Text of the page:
least at that stage.
Had everything stopped right there, the Jewish State could have been saved. However, a new power came into the picture – an Idumean called Antipater, a dear friend of Hyrcanus. Antipater was wealthy, a man of action, and by nature an ambitious trouble-maker. He was also a Jew – because the Idumeans, as mentioned in a previous section, were unfortunately forced by the Hasmoneans to become Jewish – and on top of all his advantages, he was the son of the governor of Idumea. As I have mentioned before, the Jews would pay a high price for forcing the Idumeans to convert, and here, with Antipater, it all began.
Antipater felt he had every right to be engaged with the fate of the Jewish State, and as a Jew and a high official of Idumea, he was probably right. He hated and feared Aristobolus, and tried his best to have Hyrcanus act against his brother. Hyrcanus was not interested in rising against Aristobolus, much preferring to live a quiet private life, but eventually Antipater convinced him that his brother planned to kill him. On his friend’s advice, Hyrcanus escaped to a neighboring Arab country, to be under the protection of the Nabatean king Aretas. He was installed in Aretas’ palace in the city of Petra. During his stay, Aretas and Antipater finally achieved their aim – they made Hyrcanus agree to be a part of the attempt to remove Aristobolus.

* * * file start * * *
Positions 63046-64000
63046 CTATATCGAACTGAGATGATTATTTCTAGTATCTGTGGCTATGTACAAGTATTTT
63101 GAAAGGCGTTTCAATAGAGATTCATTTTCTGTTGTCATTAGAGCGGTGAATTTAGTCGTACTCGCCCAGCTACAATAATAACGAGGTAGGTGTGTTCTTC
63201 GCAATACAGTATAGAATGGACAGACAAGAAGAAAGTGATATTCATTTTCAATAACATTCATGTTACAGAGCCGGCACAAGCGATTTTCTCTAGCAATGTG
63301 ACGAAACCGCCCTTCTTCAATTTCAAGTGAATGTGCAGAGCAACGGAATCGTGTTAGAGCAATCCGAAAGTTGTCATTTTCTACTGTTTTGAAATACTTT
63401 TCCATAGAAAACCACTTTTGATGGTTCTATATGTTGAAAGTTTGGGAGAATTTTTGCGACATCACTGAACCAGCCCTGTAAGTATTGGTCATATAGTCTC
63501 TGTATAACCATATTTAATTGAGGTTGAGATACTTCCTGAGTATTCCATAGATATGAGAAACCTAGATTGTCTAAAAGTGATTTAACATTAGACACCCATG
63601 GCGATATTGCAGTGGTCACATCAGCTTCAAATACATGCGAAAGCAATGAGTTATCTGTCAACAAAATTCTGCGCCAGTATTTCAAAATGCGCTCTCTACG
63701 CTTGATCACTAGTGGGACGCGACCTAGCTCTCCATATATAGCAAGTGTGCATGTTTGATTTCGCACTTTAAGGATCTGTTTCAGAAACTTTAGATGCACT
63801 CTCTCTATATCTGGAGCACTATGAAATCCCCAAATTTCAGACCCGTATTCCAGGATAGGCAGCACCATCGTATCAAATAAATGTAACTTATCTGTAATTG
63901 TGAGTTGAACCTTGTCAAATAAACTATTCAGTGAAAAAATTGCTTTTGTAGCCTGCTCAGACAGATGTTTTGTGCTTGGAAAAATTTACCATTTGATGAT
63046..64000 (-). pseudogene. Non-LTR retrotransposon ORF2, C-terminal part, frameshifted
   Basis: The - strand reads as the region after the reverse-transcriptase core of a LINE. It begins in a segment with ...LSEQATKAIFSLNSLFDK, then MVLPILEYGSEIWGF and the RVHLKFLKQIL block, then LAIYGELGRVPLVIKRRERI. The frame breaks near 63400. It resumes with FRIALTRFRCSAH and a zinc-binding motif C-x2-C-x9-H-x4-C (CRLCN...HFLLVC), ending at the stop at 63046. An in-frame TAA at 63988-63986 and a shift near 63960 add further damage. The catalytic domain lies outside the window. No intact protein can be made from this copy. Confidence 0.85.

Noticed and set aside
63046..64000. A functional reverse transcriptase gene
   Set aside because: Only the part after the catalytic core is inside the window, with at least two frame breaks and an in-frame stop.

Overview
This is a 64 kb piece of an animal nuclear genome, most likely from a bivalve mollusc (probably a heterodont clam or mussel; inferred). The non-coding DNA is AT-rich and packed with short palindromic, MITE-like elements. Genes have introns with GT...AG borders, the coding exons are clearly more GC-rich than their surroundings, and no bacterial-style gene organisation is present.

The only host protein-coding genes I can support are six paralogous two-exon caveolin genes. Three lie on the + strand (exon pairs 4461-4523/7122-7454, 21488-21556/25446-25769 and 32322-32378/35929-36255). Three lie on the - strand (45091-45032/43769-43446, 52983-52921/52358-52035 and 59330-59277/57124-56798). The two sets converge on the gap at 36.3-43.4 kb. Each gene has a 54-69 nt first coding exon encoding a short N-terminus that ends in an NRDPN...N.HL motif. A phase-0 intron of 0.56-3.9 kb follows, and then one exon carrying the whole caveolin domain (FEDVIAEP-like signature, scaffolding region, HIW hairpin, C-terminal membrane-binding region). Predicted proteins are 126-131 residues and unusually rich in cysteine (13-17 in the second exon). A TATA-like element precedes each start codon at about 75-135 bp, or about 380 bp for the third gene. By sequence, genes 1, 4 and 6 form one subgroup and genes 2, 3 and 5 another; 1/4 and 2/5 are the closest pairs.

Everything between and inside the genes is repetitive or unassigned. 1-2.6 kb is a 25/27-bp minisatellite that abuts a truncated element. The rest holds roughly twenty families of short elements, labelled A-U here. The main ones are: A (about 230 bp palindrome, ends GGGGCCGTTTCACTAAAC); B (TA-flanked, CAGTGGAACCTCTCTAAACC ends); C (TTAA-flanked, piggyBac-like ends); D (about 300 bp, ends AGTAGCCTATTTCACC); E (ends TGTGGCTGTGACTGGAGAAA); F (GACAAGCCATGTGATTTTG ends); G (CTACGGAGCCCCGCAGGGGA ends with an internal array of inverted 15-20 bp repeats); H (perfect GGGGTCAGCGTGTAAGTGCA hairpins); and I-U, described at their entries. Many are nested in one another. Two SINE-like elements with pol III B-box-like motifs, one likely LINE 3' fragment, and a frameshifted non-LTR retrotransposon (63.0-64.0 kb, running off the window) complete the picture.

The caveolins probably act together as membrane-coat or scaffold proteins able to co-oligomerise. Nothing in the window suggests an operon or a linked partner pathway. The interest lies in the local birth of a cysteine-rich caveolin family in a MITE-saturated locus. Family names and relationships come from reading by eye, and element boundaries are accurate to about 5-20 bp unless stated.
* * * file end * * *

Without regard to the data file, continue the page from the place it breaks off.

And so the weak minded, ineffective man allowed himself to become a puppet in the hands of the two plotters, and to be returned to Jerusalem. They even made him promise that if the coup would be a success, he would restore twelve cities taken from Aretas by Hyrcanus’ father, Alexander Jannaeus. With fifty thousand soldiers, Aretas and Hyrcanus marched against Aristobolus. This was a full-fledged civil war.
As the war waged on, the people of Judea were sick and tired of both brothers. They wished for nothing but peace and a return to the golden age of Salome Alexandra. So when each of the two brothers appealed to Rome to help him against his brother, no one acted to stop them from their folly. Asking Rome to intervene was simply begging them to take charge and turn Judea into a province, but the two brothers somehow did not see it, blinded by their own ambitions.
It so happened that the Roman General Scarus was near enough to Judea. Each of the brothers offered
him a large sum of money. Aristobolus was wealthier than Hyrcanus, and was considered a better friend of Rome since apparently Hyrcanus had once dealt with the Romans in a way that seemed dishonest to them. For the Romans, the guiding principle in life was that business is business, and so General Scarus dealt with the situation in the typical Roman way. He put an end to the war by commanding Aretas to withdraw immediately – or be declared an enemy of the Romans. He then went back to Syria, to his affairs in Damascus, and Aristobolus killed six thousand of the combined force of Aretas and Hyrcanus, among them Antipater’s brother , Phallion. Aretas and Hyrcanus retreated back to Petra. And then, soon enough, Pompey came to Damascus, went to Judea, and finished the business in the predictable way which any thinking person could have seen would happen, by installing Antipater as the Governor of Judea. Antipater achieved his grand ambitions – and the independent Jewish State was no more; it will be a very long time before it is resurrected.